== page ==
A trapeze artist balances on his head while doing a split in midair during the Do Portuagal Circus. Credit: Bonnie Arbittier / San Antonio Report

Thirty minutes before showtime, Damien Portugal was backstage trying to fix one of his motorcycles. In less than two hours, he would be whipping it upside down and around the inside of a giant metal globe, trying to avoid slamming into two other riders.

The motorcycle act was only one of the daring feats performed Friday night under their purple-and-white big top set up in the parking lot of the Ingram Park Mall. The Do Portugal circus, a traveling show from Mexico, made a week-and-a-half long stop there as part of their first-ever tour in the U.S. 

San Antonio residents who took a chance on tickets – $20 for general admission, cash only – got to see a blindfolded woman leap from the arms of a fellow trapeze artist and grip onto another trapeze with no visual cues. Below them, a troupe of dancers performed Irish steps and ballet moves to a nautical soundtrack.  

Another man balanced in handstands on an increasingly higher set of stools on top of a platform built to look like the Eiffel Tower. Clowns with trumpets and saxophones resolved their slapstick bickering in a trio playing the Celine Dion song, “My Heart Will Go On.” 

“It’s like acting,” said Lucero Cabral, one of the show’s ringmasters, or locutoras. “You have to enter and be a different person. It doesn’t matter if you’re mad or not feeling well, when you enter the ring, you have to give your all to the audience.”

Three dirt bikes ride at high speed in the Globe of Death.

The life of the traveling circus performer might seem strange and exotic, but Cabral, 27, who grew up in a family that ran a different circus, said that there are plenty of similarities to the sedentary life. While on the road, performers live in trailers set up behind the tent, but their children get educations through traveling tutors, or, for teenagers, online classes. 

“I think we’re the same as everyone else, it’s just that we travel a lot,” Cabral said. “But we have our homes, there are teachers for the kids, just like anywhere else. People sometimes don’t take us seriously and they have this idea of the circus that we’re always in character.” 

For members of the Portugal family, the lifestyle seems to be like mixing a performance career with a long family road trip. 

Damien Portugal, 25, has traveled throughout Mexico and Central America, performing and working alongside his mother, brother, and extended family. Aside from dancers recruited from as far away as the U.K., most of the performers and behind-the-scenes workers are members of the Portugal family. Damien Portugal is the fifth generation of the family from Guanajuato, Mexico, to run the circus.

“Everyone here’s a big family,” he said. 

Family members described how older generations have passed down circus skills to younger relatives, with occasional help from outside instructors. They’re always looking for ways to improve the act, such as with the motorcycle bit, a project of Damien’s and his brother’s.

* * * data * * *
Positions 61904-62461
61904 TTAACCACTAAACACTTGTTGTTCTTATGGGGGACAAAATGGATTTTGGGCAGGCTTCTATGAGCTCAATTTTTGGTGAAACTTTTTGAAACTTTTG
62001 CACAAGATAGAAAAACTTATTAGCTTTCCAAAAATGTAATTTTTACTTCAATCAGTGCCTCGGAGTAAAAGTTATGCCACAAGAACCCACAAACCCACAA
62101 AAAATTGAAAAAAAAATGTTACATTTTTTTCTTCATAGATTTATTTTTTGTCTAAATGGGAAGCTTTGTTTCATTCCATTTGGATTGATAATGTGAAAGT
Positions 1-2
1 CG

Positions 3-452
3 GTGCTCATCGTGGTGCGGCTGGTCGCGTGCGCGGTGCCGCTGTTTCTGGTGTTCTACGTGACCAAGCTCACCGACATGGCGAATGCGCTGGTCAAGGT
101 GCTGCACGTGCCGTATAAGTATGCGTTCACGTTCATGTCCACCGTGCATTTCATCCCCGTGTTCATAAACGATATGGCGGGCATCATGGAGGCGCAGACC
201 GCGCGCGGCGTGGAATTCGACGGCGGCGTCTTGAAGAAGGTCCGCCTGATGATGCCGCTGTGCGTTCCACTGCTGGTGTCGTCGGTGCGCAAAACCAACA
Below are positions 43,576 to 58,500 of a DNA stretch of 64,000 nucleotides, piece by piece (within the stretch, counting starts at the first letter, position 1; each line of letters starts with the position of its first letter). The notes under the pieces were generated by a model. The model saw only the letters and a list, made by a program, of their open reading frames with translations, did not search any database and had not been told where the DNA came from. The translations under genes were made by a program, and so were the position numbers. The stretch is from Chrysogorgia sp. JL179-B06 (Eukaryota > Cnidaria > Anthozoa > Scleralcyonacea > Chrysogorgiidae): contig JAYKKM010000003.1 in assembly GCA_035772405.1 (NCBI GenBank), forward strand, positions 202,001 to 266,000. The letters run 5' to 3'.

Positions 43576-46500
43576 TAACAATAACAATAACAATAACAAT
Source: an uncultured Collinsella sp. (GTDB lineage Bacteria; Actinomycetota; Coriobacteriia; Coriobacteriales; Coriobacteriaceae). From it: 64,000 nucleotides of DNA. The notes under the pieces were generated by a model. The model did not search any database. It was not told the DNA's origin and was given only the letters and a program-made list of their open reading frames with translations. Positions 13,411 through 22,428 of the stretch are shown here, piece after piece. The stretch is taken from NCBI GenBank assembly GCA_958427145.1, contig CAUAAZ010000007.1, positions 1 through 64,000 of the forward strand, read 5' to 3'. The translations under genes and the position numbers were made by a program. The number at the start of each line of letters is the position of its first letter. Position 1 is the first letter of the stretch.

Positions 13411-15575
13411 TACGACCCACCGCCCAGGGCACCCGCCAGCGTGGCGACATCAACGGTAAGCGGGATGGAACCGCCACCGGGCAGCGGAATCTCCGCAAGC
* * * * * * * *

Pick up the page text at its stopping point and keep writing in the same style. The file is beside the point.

“For the most part, parents and older performers teach the kids,” said Rocio Portugal, Damien’s mother. “The basics start with gymnastics. Once they’ve got that down, they can move onto anything because they have the strength and flexibility.”

A shadow from a trapeze artist is projected onto the back wall.

With only about 40 people in the circus, everyone has to juggle multiple jobs, Damien said. Aside from the motorcycle act, he’s also a trapeze artist, and he handles the logistics of getting from one place to the next.

Before the show, Rocio Portugal, 52, cooked hot dogs and prepared paper plates full of nachos. She’s been traveling with the circus for 22 years, she said.  

“Sometimes there are difficult parts about it,” Rocio said. “For example, the weather in different places or long trips. But there are a lot of good things about it. We’re always together. I always know where my kids are. I always know where my husband is.”

The family has welcomed other performers from outside Mexico. Many of Do Portugal’s dancers originally come from the U.K. and Canada. Those who have been with the circus for years say they’ve picked up plenty of Spanish, but most of the younger generation of Portugals are bilingual.

After three shows on Sunday, they’ll pack up again and head for other Texas cities to display their talents on their first-ever tour through the U.S. Their first stops in Texas were in border cities, such as Brownsville and Harlingen. They’re focused on cities with large Hispanic populations, Damien Portugal said.

“It’s really hot,” he said when asked what they think about Texas so far. 

Their next stop is Austin, where they’ll pitch their tent at the Barton Creek Square shopping center. After that, it’s on to Dallas-Fort Worth and Houston, he said. 

For some performers, leaving can be the hardest part. 

“You … get attached to the cities that you visit and the people in those cities,” Cabral said. “For example, I got attached to San Antonio, but now we have to leave. It’s sad to leave a place that you’ve grown to like.”

Rivard Report editor Blanca Méndez contributed to this story.

Brendan Gibbons

Brendan Gibbons

Brendan Gibbons is the San Antonio Report's environment and energy reporter.